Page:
Currently, there are no coaches, teams or training centres _ all divers simply help each other out through experience and commenting on each other's technique. ''It's something we all experience together and help each other out. We also only get to practice when we're actually at the location because there are no facilities.'' And as the impact is so hard and hurts every time, there's only so much a diver can practice each day, before having to rest for another week.
''The most one could dive is around 10-15 times per day, but usually we do only four dives before the competition day. I used to bruise the bottom of my arches when I started but it's something your skin has to get used to.''
Perfect dives alone are not enough, as divers must also train themselves to deal with the different locations they are in, be it rappelling themselves in a harness into a castle, climbing volcanoes or trekking through forests to get to the cliff. Rough climbs are part of the package and while it may seem like divers are only jumping in the same acrobatic manner, Colturi explains that each different location brings about unique challenges and factors they have to deal with.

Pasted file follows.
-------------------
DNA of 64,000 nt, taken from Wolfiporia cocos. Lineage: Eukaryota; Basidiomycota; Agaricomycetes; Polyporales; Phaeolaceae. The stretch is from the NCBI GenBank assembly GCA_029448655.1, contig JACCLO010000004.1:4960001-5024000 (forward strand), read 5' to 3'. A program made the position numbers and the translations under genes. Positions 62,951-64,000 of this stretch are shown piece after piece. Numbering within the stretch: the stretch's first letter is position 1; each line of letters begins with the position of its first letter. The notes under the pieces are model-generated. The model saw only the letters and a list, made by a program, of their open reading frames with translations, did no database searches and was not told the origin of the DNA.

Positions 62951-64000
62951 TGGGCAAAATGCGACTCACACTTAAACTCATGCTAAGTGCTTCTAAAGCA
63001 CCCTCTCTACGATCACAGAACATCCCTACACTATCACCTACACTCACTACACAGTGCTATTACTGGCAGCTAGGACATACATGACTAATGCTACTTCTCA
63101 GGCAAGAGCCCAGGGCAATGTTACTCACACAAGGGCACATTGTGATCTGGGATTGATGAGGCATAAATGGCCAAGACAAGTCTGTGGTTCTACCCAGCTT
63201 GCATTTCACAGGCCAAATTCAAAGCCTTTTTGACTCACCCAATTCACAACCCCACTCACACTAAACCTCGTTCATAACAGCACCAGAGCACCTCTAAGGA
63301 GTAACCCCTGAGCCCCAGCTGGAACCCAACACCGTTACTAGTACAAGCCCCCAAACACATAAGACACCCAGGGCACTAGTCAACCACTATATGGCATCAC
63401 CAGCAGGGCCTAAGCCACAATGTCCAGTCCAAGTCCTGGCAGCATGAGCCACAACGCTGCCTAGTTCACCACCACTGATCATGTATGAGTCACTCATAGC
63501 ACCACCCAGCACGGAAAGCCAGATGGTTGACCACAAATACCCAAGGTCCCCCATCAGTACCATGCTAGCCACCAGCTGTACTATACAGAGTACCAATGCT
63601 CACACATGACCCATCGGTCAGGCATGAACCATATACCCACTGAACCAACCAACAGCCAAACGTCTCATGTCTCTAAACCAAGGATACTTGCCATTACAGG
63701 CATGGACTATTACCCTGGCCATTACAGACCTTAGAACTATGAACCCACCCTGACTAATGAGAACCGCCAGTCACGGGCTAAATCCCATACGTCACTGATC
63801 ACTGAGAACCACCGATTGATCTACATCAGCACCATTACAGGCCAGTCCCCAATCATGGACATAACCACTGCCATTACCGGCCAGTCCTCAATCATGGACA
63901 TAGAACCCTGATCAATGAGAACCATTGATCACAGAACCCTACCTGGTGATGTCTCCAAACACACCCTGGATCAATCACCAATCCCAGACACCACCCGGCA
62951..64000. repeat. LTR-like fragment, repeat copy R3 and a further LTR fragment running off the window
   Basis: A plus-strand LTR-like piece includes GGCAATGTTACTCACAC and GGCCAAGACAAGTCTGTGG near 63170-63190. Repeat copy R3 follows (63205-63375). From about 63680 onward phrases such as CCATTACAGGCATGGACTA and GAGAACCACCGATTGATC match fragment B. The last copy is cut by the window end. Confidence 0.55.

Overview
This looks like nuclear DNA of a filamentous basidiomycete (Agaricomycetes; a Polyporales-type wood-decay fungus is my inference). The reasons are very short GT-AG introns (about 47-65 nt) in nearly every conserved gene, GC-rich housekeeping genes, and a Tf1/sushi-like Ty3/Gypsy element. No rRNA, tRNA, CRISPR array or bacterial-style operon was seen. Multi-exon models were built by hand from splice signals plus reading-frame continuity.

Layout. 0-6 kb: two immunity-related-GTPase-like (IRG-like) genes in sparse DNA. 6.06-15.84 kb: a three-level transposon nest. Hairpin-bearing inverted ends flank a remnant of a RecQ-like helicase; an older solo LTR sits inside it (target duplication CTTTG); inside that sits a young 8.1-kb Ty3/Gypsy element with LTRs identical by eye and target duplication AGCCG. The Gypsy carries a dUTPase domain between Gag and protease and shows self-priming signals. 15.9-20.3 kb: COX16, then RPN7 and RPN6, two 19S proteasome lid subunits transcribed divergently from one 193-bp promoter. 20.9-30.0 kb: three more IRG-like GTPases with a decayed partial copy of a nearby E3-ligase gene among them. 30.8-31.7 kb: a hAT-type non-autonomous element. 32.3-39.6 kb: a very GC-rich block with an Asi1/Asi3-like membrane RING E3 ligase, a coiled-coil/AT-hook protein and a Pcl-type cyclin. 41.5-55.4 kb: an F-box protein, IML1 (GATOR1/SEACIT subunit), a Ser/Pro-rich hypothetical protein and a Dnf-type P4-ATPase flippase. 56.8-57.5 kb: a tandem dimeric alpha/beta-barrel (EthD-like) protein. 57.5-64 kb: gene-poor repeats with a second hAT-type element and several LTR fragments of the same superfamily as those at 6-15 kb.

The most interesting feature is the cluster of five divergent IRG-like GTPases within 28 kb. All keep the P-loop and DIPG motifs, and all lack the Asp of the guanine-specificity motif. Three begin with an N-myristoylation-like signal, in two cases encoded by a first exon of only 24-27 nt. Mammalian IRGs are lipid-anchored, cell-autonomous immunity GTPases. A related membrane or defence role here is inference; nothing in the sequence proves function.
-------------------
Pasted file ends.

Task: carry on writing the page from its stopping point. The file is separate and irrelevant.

''Visual aspects can be really tough, where the landing area below you looks small and narrow. Not to the point of danger, but from the platform, it sure looks like you could land on rocks,'' he chuckles.
''It's also really weird if you have a cliff facing you, as opposed to being out in an open sea,'' he adds. The weather _ sometimes gruesome _ can make everything even more of a challenge. ''We've seen rain, fog, wind and terrible heat. During my first competition, it was freezing and raining down really hard on me. With normal diving, the slightest cough would turn heads as it requires complete silence, but with cliff diving, you just have to go.''
Going back to medical school and continuing as a diving coach in the future is probably on the cards for this rising star, but right now, Colturi is excited about being in Thailand for the first time and visiting picturesque locations around the world. Cliff diving may not exactly attract a worldwide madcap throng of watchers the way Formula 1 does, but the outdoorsy young man who also enjoys all kinds of sports insists cliff diving is no less of an exhilarating sport to watch.
''Pictures and videos look cool but it's not the same,'' says Colturi. ''If you can actually come and see how high it is and are also close enough to hear the entry, you can almost feel the impact. It's a huge difference watching it live and I haven't met anyone who was indifferent about it. They're all like, 'Holy crap, that was incredible!' ''
The Blue Lagoon in Pembrokeshire, Southwest Wales, UK.
Saint Nicolas Tower in La Rochelle, France.